Skip to content

Effort to replace old streetlights with LEDs switches on across the North Shore

The new lights are supposed to improve public safety while lessening light pollution

Many of the streetlights on the North Shore are glowing with a more energy-efficient hue, as a provincewide plan to replace old bulbs enters its final phase.

In the City of North Vancouver, and the districts of West Vancouver and North Vancouver, many of the posts lighting the road have been switched to LEDs, from ballasts containing poly-chlorinated biphenyls.

The wave of mass replacement is being carried out by municipal governments and BC Hydro, which are responsible for different sets of streetlights. In most cases, BC Hydro maintains lights on wooden poles, and governments take care of metal ones.

The bulbs are being replaced to comply with new federal regulations that require PCBs to be removed by the end of 2025. PCB lights contain harmful chemicals, and require more power and maintenance than LEDs.

Officials say the new streetlights will improve public safety while lessening luminous nuisance. Replacing them is said to have minimal impacts on residents and businesses.

“LED streetlights are designed to focus light downward towards the road and sidewalk, where it is needed and limits light shining upwards or into nearby properties,” reads a statement from District of West Vancouver. “Because of this, nighttime visibility of roads and sidewalks will improve while also reducing light pollution.”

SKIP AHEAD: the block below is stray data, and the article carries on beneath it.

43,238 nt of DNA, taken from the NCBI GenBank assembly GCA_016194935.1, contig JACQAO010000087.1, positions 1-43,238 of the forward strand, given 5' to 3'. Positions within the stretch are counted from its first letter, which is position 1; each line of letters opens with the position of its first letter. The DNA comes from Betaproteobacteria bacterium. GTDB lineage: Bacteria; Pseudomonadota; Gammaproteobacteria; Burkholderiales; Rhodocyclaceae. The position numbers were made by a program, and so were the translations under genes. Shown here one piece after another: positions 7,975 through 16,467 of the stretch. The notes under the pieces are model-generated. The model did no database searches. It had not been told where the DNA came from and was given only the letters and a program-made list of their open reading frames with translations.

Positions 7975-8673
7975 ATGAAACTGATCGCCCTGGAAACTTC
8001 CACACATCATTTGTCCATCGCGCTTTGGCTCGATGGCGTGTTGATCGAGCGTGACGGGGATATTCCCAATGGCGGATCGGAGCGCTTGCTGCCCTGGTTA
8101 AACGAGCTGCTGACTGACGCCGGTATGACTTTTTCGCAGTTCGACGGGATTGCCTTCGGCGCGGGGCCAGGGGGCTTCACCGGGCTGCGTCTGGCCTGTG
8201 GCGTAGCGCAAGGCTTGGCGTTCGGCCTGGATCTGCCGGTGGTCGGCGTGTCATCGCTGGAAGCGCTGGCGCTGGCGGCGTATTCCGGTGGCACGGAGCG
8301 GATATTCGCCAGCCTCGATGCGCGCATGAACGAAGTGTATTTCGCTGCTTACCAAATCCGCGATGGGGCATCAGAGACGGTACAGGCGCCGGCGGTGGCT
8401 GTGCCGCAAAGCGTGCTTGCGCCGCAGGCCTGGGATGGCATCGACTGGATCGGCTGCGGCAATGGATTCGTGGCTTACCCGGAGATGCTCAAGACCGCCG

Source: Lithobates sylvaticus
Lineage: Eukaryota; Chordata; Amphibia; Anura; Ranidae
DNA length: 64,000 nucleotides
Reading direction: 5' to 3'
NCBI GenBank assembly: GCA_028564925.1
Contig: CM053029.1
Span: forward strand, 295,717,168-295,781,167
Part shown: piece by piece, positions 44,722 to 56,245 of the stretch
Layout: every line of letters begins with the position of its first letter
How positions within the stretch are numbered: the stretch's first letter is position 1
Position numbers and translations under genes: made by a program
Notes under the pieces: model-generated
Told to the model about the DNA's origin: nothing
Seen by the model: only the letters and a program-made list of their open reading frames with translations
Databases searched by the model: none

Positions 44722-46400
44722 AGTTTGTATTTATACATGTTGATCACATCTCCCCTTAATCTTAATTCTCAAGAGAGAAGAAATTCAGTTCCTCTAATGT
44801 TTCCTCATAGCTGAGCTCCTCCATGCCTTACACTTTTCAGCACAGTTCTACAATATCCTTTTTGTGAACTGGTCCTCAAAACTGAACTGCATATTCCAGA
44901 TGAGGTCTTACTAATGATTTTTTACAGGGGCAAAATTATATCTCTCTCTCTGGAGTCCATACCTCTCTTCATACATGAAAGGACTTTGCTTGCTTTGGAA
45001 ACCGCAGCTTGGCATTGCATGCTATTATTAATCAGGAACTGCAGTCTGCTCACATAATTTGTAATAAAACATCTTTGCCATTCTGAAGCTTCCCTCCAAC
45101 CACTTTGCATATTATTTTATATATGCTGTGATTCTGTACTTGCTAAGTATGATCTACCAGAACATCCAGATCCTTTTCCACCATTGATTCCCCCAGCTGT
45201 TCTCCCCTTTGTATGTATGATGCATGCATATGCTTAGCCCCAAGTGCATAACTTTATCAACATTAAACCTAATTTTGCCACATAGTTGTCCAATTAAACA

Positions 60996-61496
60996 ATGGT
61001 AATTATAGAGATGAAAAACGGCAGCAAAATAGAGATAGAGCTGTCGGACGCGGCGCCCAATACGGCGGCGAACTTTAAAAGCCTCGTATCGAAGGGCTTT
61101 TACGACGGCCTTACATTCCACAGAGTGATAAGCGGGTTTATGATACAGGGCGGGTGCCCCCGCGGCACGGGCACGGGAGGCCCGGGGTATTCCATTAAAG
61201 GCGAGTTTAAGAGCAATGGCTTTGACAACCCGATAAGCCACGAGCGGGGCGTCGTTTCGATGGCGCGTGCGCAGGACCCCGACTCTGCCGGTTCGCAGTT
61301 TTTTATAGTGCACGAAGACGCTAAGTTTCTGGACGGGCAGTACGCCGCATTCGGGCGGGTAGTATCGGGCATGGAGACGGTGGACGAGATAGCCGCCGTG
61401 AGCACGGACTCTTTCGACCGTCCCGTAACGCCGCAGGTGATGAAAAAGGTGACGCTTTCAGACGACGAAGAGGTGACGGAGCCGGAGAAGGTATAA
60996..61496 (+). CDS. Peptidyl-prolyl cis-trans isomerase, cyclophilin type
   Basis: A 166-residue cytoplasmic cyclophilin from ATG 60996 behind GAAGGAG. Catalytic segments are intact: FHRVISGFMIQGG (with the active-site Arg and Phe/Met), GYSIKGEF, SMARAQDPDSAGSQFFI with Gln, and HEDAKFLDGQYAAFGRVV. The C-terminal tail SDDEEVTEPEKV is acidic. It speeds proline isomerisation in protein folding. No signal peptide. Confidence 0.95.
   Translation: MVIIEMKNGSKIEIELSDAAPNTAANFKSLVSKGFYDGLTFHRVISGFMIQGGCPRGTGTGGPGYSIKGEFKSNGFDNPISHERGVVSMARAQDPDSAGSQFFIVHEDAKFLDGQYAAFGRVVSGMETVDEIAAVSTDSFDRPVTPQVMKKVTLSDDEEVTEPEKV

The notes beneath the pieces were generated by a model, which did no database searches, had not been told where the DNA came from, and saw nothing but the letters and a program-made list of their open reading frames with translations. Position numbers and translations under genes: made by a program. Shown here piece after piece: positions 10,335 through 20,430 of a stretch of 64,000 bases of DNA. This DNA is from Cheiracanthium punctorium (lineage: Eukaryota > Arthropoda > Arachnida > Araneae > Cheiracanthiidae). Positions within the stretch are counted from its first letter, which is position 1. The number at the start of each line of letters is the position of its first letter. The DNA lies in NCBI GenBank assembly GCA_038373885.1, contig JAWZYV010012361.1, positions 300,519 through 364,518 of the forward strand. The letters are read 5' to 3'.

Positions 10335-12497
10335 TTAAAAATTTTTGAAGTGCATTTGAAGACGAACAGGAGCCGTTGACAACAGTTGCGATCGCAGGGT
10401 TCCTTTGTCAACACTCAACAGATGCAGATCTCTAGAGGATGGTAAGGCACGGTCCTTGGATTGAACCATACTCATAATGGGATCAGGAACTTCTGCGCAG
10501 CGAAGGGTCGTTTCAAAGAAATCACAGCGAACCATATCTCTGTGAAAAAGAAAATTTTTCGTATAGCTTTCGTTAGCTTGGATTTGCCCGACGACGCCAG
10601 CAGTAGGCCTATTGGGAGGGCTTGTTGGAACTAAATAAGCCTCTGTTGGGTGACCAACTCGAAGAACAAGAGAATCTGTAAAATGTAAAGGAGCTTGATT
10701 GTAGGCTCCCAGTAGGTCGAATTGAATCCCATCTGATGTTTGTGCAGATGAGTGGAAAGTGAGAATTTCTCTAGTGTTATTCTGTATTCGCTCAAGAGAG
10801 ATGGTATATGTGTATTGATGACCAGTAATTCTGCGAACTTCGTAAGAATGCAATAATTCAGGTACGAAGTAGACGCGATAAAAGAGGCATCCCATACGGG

According to West Van municipal staff, all the district-maintained poles were switched to LEDs by the end of 2020. BC Hydro began work on its 1,000 poles in West Van at the beginning of this summer, and is supposed to finish within the next month.

The City of North Vancouver said all city-owned street-lighting fixtures were outfitted with LEDs by the end of August, while BC Hydro has also finished replacing its PCB lights in the city.

In the District of North Vancouver, most of the metal streetlights have been converted and work is underway to replace ones maintained by BC Hydro.

In general, a warmer white light option is installed in residential neighbourhoods or environmentally sensitive areas, and neutral white in commercial or non-residential roadways.

nlaba@nsnews.com
twitter.com/nick_laba

push icon
Be the first to read breaking stories. Enable push notifications on your device. Disable anytime.
No thanks